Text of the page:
It all started after E*Trade published its commercial “Hard Work” picturing an old men with white hair and white beard, with tattoos, dancing on a boat with young ladies. Vacchi, an apparently very famous 55 year old man (he was named the “coolest man” of Instagram) filled a Copyright claim against E*Trade alleging that not only did they copy his videos registered before the US Copyright Office (remember, we do not have a Copyright registration Office in Europe) but, in addition, they created in the consumers the false impression that he was somehow endorsing E*Trade because of the likeliness of the video’s protagonist.
The Judge of the District Court for the Southern District of New York rightfully established that:
- The image of an older man dancing with a younger woman on a boat, as music plays cannot be Copyright protected. Therefore, even if there are similarities, these elements are not protectable. And even if these elements were protectable, Vacchi and the man of E*Trade are nothing alike: they do not have the same tattoos, the same beard shape (Shape? Design? What do you call it?), Vacchi has a “special” way of wearing his shorts (1 side normal, the other high up) and Vacchi always wears accessories (angle bracelets or wrist cuffs).
- False endorsement would require Vacchi to establish “substantial similarities”, which he failed to do.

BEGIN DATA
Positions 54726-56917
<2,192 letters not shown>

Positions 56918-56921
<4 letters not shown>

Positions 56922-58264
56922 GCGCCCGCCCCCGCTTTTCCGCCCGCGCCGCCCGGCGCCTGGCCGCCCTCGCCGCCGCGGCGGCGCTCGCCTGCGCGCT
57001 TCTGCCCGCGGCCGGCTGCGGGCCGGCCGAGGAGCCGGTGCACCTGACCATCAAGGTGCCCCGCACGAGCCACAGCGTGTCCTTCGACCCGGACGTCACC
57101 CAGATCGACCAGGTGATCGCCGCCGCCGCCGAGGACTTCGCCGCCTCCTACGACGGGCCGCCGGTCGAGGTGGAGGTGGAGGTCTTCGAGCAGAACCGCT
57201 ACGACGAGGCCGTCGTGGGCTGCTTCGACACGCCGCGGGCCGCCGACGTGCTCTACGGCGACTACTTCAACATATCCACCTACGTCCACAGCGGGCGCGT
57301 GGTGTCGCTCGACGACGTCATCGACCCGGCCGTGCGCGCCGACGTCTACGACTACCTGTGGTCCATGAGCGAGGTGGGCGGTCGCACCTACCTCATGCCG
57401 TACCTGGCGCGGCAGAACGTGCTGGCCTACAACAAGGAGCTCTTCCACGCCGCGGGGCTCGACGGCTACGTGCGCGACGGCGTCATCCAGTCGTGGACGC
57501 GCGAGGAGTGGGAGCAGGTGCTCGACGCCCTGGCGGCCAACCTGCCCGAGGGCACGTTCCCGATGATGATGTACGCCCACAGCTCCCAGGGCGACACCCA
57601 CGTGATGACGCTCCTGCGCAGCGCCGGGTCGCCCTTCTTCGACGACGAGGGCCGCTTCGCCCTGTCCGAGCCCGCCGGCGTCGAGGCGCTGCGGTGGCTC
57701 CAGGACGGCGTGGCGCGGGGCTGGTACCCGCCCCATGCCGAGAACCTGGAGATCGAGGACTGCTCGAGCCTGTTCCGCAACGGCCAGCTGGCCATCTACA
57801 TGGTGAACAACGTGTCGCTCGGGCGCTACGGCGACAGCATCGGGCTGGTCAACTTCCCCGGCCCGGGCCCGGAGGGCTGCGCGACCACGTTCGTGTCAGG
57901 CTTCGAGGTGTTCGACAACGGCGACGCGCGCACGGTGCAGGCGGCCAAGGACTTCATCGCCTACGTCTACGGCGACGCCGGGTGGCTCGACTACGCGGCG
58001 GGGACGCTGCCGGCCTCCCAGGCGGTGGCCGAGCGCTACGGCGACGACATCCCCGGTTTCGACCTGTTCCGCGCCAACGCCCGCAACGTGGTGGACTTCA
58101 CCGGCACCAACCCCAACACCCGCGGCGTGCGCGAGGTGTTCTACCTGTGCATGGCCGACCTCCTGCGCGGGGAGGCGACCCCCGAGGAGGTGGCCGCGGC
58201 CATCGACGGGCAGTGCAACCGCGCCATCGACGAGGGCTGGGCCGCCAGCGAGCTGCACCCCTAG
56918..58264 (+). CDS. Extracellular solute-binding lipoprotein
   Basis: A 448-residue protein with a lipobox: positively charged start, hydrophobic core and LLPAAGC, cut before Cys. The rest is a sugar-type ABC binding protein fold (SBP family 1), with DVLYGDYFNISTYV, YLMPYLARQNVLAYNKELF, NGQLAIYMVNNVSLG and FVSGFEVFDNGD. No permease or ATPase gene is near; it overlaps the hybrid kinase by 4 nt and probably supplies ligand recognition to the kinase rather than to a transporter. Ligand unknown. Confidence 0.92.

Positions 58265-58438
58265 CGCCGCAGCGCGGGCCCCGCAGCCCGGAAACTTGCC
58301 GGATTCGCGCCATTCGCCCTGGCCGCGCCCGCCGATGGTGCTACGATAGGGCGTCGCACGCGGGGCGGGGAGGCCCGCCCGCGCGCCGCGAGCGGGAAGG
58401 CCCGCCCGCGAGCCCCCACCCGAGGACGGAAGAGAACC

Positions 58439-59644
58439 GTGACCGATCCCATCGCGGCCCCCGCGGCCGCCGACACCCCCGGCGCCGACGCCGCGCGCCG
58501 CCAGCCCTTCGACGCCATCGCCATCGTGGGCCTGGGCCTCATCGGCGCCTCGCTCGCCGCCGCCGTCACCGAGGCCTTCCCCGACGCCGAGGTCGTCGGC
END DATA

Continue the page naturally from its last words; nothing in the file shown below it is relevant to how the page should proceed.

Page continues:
The case was dismissed in its entirety. Rightfully.
Steam and the French Courts
Can you sell a second hand subscription to a platform? According to the Paris Court of First Instance, YES.
When signing up for Steam, users had to give up the possibility to re-sell the licenses acquired in relation to games, contrary to the existing doctrine of “exhaustion of IP rights” in place in Europe, which actually allows you to resell a videogame acquired in a physical format. Although Valve, the business behind Steam’s website, argued that because it is a subscription service, it is exempted from this doctrine, the “Tribunal de Grande Instance” did not agree and considered that Valve is not exempted from the “exhaustion of IP rights”’ doctrine and therefore should allow its members to resell the videogames purchased through its platform.
This is a great victory for the Consumer Association, but we will have to wait for Valve’s appeal and its result to see a change, so stay tuned in!
And with a list of recommended extra readings, that is all for today! See you next week!
- Interesting case in the US, where the landlord of a flea market was considered guilty as a contributory infringer of Trademark infringement on the basis that, amongst other things, he should have known that a 15 $ or 20 $ Rayban cannot be an original: http://www.schwimmerlegal.com/2019/09/mini-mall-landlord-knew-or-should-have-known-that-15-and-20-ray-bans-were-counterfeit.html
- Ever heard or suffered from efficient infringements (when a business decides that it is cheaper to use patented technologies without paying for the license)? Take a look at this interesting article from our colleagues from the IP WatchDog https://www.ipwatchdog.com/2019/09/18/great-escape-efficient-infringers-increasingly-seek-abuse-antitrust-law/id=113527/